Reported in the Limerick Reporter, 13 April, 1847.

Mr. Smith O’Brien, sir, has already prepared you for the resolution I am about to move. It protests against the last crime perpetrated on the nationality of Poland by the tyrants of Europe. It protests against the incorporation of the Cracovian Republic into the Austrian Empire. I suppose, my friends, you know the meaning of the word “incorporated.” Your countrymen in Skibbereen and Skull are suffering incorporation now. Against the committal of an act similar to that from the consequences of which they are suffering, the Irish Confederation is bound to protest. An Irish Parliament would have passed this resolution long ago, and acted on it; and we, although we are not able to act as becomes us, feeling that the sympathy of nations is of service to the world – seeing that the sympathy of the American people is of signal service to us – seeing too, that a time may come when our sympathy may be a protection to the conquered Polish nation – we, sir, now raise our voice against this hideous destruction of this last fragment of Sclavonic nationality.

Sir, it is late, and on this subject I shall not longer detain you. But it is the first time I have appeared in a public assembly, and I should be very unwilling, indeed, to sit down without speaking a word of my country. I should be very unwilling at any time, but especially now, when she needs all our thought and all our care. Her state is frightful. I have seen in Ulster, in my own native north – there where comfort and happiness, and bold and stalwart yeomen at once were, I have seen strong-boned men dropping on the roads before me. To this has it come at last. Such another year, I hope, will never pass over us.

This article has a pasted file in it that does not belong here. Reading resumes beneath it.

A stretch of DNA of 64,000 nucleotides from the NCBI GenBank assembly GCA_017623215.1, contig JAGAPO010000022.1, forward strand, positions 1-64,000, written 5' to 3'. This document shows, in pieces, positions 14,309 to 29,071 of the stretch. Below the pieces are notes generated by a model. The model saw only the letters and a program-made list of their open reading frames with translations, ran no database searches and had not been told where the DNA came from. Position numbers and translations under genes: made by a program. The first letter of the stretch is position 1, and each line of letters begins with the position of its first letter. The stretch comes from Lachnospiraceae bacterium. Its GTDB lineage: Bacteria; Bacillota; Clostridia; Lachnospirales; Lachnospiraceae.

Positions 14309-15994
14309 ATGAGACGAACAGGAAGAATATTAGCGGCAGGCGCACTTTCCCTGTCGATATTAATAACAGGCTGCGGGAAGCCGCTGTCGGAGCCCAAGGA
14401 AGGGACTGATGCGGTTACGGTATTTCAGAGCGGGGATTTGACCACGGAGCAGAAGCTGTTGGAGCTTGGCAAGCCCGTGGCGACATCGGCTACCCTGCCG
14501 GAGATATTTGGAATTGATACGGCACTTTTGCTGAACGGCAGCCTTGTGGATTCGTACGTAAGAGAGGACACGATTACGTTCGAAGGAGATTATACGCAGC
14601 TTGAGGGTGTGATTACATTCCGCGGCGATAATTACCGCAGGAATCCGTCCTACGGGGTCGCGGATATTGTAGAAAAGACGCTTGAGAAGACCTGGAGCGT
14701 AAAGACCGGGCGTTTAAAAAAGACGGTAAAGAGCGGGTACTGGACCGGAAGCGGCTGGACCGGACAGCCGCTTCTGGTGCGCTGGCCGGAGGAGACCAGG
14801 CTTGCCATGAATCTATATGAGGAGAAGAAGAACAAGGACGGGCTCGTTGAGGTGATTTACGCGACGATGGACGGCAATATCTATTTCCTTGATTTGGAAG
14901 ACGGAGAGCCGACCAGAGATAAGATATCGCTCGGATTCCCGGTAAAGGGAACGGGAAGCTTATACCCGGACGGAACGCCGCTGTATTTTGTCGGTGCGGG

A people, sir, which tamely lies down in its own land to starve, deserves to starve. If it be given to men to interpret the motives of the living God – and I for one do not believe this famine is His work – yet, what ever of it be His, was done by Him, I am convinced, to make the national existence of our country identical with our personal lives – to make us act like men, that we may live not like animals – to make us brave in self-defence. Before two months one of two things will come to pass here – there will be a new plantation on the graves of the old race, or else a great national existence. Great misfortunes, sir, are productive of great virtues. Nor have we yet reached the most trying season of this year – that time, when all farm labour in Ireland shall have ceased – when there shall be no public works to offer a resource to the people – when the few crops in the ground shall not have reached to maturity. That time, sir, will try the foreign governors of our country. And if we live on through that – if we live on to see another year’s crop torn from the mouths of a starving people, and carried to the tables of our masters – if we submit to this, sir, again, we deserve to be slaves for ever.